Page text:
I saw news about a potential Twitter competitor, Plurk, on the Download Squad. The feature that enticed me is the support for cliques. I am curious to see if that is like filters in LiveJournal. I have signed up, username is “cmdln”, but so far have been able to do very little.
If you are not burned out on social networks, sign up and add me so I can give it a real workout for a review. The one thing I already noticed that I like is the ability to delete an account, so the risk here seems pretty minimal.
Here’s what I have learned, so far.
I have noticed that there are no third party clients. There is no mention of an API that would allow such. There is a mention in their FAQ of planned SMS support, in roughly six weeks. I was unable to get IM working with either of my GTalk accounts. It is unclear how the advanced features, like sending to cliques, would work with IM as opposed to the web interface.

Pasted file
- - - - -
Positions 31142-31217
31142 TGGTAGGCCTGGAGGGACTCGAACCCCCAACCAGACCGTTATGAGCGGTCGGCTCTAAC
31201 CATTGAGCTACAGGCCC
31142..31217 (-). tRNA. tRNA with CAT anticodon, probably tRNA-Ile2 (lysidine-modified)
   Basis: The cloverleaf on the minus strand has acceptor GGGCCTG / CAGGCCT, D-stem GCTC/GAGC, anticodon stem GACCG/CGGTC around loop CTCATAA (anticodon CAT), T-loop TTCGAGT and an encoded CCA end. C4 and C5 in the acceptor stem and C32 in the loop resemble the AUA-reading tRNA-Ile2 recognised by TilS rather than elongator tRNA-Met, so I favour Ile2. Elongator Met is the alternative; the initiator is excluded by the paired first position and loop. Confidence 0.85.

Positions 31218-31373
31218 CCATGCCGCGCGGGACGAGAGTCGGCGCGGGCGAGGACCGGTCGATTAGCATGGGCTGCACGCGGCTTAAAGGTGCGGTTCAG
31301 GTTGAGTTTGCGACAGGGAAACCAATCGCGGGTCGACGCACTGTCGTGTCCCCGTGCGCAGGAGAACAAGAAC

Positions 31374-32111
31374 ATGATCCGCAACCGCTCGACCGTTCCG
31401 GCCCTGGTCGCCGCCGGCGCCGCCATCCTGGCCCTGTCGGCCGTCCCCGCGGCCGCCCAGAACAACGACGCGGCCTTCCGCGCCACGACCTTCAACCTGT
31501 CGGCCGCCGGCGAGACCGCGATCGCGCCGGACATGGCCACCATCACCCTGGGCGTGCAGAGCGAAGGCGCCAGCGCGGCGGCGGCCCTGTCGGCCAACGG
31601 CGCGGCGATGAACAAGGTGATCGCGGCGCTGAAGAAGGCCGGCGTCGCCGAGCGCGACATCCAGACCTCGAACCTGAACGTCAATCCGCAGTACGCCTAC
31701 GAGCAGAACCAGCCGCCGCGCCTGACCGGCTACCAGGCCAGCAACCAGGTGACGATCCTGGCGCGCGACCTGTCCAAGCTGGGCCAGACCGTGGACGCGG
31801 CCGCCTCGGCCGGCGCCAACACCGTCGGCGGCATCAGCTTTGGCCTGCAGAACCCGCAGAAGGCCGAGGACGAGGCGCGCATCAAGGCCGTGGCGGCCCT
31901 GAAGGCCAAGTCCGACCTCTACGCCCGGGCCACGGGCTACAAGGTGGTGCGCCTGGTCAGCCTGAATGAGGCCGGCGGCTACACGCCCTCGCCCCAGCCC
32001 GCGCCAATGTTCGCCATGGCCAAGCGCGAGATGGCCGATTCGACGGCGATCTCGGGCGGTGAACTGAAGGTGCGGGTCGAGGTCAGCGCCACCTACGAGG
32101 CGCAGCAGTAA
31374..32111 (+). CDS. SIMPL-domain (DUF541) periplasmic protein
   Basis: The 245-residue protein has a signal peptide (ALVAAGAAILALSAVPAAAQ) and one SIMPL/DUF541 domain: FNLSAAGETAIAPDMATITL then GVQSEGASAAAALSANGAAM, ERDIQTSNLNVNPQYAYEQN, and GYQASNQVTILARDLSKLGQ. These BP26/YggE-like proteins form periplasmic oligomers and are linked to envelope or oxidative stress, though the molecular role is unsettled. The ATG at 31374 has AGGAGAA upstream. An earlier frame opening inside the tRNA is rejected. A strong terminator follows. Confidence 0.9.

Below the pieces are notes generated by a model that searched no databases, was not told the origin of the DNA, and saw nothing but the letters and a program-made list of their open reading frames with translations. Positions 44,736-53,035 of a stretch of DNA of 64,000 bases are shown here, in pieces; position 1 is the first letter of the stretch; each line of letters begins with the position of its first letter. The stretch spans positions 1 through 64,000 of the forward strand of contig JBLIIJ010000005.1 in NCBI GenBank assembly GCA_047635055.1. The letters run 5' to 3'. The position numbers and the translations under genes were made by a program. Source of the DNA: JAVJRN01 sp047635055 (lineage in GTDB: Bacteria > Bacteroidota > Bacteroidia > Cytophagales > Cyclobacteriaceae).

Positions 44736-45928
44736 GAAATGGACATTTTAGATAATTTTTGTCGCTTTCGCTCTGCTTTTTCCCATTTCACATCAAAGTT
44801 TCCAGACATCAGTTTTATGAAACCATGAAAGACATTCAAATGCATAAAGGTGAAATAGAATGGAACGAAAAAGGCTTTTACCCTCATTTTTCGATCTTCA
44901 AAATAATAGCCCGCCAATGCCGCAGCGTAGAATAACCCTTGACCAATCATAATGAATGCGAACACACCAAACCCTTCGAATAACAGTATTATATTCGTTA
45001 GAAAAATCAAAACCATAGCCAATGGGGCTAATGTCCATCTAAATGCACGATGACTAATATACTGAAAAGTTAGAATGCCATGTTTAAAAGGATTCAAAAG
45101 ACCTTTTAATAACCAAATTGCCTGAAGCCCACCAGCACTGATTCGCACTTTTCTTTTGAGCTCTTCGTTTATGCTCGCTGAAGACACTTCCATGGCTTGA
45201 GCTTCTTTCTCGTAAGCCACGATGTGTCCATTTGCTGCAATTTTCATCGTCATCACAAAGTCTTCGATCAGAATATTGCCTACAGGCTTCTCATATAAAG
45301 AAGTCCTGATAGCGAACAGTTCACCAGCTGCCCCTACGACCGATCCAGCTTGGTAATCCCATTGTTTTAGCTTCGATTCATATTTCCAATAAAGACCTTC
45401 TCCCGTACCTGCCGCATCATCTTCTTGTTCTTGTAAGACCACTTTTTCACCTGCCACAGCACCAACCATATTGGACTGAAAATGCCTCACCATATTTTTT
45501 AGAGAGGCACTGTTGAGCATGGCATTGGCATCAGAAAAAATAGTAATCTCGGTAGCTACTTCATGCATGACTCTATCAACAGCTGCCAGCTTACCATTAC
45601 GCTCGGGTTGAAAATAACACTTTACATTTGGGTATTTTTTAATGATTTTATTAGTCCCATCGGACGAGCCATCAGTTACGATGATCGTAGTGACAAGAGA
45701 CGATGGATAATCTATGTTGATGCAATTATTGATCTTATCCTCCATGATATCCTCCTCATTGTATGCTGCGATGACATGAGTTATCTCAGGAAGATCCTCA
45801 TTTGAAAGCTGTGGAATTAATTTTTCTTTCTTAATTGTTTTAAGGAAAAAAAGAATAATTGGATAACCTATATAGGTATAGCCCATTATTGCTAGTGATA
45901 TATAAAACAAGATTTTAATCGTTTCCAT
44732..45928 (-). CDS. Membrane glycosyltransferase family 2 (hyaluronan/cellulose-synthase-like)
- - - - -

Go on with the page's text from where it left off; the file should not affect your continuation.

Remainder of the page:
They already have a mobile interface. Sending to cliques does not appear to be supported from this interface. It is impressive that there already is such an interface but I found the fact that after sending it did not return to the timeline and they only link for doing so is labeled, “explore”, to be a bit confusing.
I am not sure about the more graphical interface of the web site. Part of the appeal of Twitter is its simplicity. I will reserve judgement until I have a bit more info in my timeline though if I have to keep staring at the default color scheme, I may not give it even that long.
The service has already met and dealt with its first usage spike. Apparently Leo Laporte, Robert Scoble and Mike Arrington have already mentioned it so have driven some unexpected traffic. According to the development blog, the staff handled the spike and are already thinking about how to better handle the load issues that have bedeviled Twitter. This remains to be seen. I have yet to figure out what technology the site uses to be able to make an broad observations about how it might scale.
I am tempted to write the developers for more info but am unsure whether the service is distinct enough to see it survive for long in Twitter’s shadow.